eBook review: “SMART Social Media for Authors” by Chris Syme
If you are an author, you need to promote yourself on social media. There ought to be a manual on how to do that, and now there is. It’s Chris Syme’s book “SMART Social Media for Authors,” and at $3.99 for the Kindle edition, you really ought to get a copy.
This is the book I always wanted to write. Except that unlike me, Chris has actually done the research on how a variety of types of authors promote on social and written it all down in an organized package.
As she says:
If . . . you are confused about how to use social media to sell your books, you are in the right place. You may already be using social media to build a fan base around your books, but you’d like to learn how to use it more effectively. This book is for you. If you are a skeptic, I think you’ll like my premise that one size doesn’t fit all when it comes to marketing.
“Authors must wear a marketing hat — no exceptions.” That’s her message, and it’s true. If you’ve already written a book and want to know how to promote it, your answers are here. If you’re at the proposal stage, read this short book and use it to beef up the marketing section of your proposal.
The SMART in “SMART Social Media” is, of course, an acronym. Syme wants you to think about a plan that’s:
Sustainable. You can keep it going.
Manageable. It doesn’t take over your life.
Author-specific. It’s not generic, it’s suited to your strengths and contacts.
Relevant. It’s suited to your book and your audience.
Tactics last. That is, strategy first.
This book is not a laundry list of a thousand pieces of tactical advice, because every book needs a plan that’s uniquely fitted to that book and that author. (Also because tactics change rapidly, and this book needs to stay relevant for more than 15 minutes.) It’s more about getting into the mindset than about what price to pay for Facebook ads. But there are plenty of specifics here that any author can sink their teeth into.
A few key takeaways that stuck with me:
- Focus on building networks organically. While the book addresses paid ads on Facebook and Twitter, these are for campaigns — it’s connecting to your fan base that will pay off in the long run.
- Don’t target everybody. Choose a specific audience and reach out to them (you know, like people who care about bad writing).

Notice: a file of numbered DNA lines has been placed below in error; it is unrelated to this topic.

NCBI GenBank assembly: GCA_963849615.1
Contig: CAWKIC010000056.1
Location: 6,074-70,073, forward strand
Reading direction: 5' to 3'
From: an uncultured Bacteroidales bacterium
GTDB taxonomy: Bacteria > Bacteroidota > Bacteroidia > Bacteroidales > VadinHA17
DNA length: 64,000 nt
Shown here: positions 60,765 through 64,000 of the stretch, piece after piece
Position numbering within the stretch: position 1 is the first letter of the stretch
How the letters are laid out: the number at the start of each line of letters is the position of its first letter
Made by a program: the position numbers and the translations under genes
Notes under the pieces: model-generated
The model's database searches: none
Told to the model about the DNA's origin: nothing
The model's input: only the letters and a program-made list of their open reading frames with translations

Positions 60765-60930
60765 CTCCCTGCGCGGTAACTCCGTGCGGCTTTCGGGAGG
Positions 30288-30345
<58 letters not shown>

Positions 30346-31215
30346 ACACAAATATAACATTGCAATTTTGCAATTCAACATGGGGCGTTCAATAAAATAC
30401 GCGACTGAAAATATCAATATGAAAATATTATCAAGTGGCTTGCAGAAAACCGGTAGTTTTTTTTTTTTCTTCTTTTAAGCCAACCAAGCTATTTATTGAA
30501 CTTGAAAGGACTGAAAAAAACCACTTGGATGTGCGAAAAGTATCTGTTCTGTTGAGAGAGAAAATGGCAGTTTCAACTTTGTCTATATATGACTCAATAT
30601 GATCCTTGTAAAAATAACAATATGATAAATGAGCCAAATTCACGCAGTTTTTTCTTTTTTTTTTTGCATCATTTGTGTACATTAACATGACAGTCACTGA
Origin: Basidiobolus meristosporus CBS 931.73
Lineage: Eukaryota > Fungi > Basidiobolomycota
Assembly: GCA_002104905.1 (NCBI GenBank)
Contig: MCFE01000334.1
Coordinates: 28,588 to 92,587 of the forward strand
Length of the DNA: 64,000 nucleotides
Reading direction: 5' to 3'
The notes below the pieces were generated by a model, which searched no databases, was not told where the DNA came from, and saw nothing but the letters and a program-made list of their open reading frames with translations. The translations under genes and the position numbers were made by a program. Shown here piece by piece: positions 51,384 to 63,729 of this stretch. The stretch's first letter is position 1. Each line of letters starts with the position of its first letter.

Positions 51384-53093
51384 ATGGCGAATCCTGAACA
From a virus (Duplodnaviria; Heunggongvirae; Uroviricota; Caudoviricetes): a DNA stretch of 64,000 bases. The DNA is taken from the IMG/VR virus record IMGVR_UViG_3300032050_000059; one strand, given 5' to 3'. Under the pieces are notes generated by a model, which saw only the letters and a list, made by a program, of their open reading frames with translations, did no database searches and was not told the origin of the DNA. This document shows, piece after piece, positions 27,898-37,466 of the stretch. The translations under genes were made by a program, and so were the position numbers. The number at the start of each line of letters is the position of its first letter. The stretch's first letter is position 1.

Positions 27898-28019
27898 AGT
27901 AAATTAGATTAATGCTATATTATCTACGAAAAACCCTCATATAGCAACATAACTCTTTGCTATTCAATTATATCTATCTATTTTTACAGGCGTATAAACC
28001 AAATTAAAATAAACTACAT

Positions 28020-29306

- Choose the right Facebook tools. Facebook is the queen of social media marketing for authors. Syme goes through the strengths and weaknesses of profiles, fan pages, and groups. After reading this, I immediately realized that Facebook groups would be an ideal tool for me to build up next.
- How to prioritize social tools. Syme divides social tools into three groups. The “big 3” are Websites, Mailing Lists, and Facebook. Every author should use these. The “next 3” are Pinterest, Author Pages, and Blogs — these are useful for some authors. And the rest — Twitter, Instagram, Snapchat, Video, and Podcasts — are a lot less useful, unless you’ve made them a specialty. This is far better advice than the usual “Here are 12 things an author can do” with no consideration for the balance between time spent and value generated.
- How to build a campaign planning calendar. Having worked on five books (with another in process), I’ve learned the rhythm. Sell first, then write, then wait 6+ months, then launch. Somehow, the “wait” stage always turns into recovery, when it ought to be planning. I’ll be using Syme’s calendar to plan the launch for my next book, making sure I have all the promotable pieces lined up well ahead of time.
There were a few things I was wishing for. I’d love to see some more case studies for books, especially non-fiction books (it’s a little hard to write a manual that addresses romance novelists and business strategy authors in one place). And I’d like more specific advice on advertising — Syme includes some, but I crave numbers. But all in all this is a quick, enjoyable read that any author would find useful.
I have a question. Does it seem the techniques and advice applicable in other creative offerings beyond books and writers?
Some techniques do, some don’t. Promoting books is a task with unique qualities that makes Syme’s book possible. The value in her book is its specificity with regard to book publishing.
Got it…It’s four bucks, and it sounds like a fun, interesting read in the world of social media marketing anyway. Also, I can help consult author friends.
So much this.